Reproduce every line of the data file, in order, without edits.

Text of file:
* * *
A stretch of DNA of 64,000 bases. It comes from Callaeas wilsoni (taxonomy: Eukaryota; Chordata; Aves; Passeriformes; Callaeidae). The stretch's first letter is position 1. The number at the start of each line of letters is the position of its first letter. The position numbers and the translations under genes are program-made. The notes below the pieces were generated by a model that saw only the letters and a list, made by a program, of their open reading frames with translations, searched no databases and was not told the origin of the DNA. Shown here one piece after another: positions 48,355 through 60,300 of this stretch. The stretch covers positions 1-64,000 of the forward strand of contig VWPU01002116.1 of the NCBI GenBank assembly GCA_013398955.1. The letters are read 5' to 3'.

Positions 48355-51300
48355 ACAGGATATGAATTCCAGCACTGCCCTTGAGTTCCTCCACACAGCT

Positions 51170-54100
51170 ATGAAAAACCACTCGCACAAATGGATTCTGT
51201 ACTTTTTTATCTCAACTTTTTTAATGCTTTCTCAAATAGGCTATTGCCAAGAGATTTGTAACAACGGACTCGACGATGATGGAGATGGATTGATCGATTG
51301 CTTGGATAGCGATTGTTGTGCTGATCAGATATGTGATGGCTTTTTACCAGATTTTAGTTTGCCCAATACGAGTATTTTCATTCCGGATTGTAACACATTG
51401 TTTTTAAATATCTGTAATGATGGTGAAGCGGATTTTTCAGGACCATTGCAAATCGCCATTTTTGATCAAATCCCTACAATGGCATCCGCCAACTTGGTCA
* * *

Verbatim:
A stretch of DNA of 64,000 bases. It comes from Callaeas wilsoni (taxonomy: Eukaryota; Chordata; Aves; Passeriformes; Callaeidae). The stretch's first letter is position 1. The number at the start of each line of letters is the position of its first letter. The position numbers and the translations under genes are program-made. The notes below the pieces were generated by a model that saw only the letters and a list, made by a program, of their open reading frames with translations, searched no databases and was not told the origin of the DNA. Shown here one piece after another: positions 48,355 through 60,300 of this stretch. The stretch covers positions 1-64,000 of the forward strand of contig VWPU01002116.1 of the NCBI GenBank assembly GCA_013398955.1. The letters are read 5' to 3'.

Positions 48355-51300
48355 ACAGGATATGAATTCCAGCACTGCCCTTGAGTTCCTCCACACAGCT

Positions 51170-54100
51170 ATGAAAAACCACTCGCACAAATGGATTCTGT
51201 ACTTTTTTATCTCAACTTTTTTAATGCTTTCTCAAATAGGCTATTGCCAAGAGATTTGTAACAACGGACTCGACGATGATGGAGATGGATTGATCGATTG
51301 CTTGGATAGCGATTGTTGTGCTGATCAGATATGTGATGGCTTTTTACCAGATTTTAGTTTGCCCAATACGAGTATTTTCATTCCGGATTGTAACACATTG
51401 TTTTTAAATATCTGTAATGATGGTGAAGCGGATTTTTCAGGACCATTGCAAATCGCCATTTTTGATCAAATCCCTACAATGGCATCCGCCAACTTGGTCA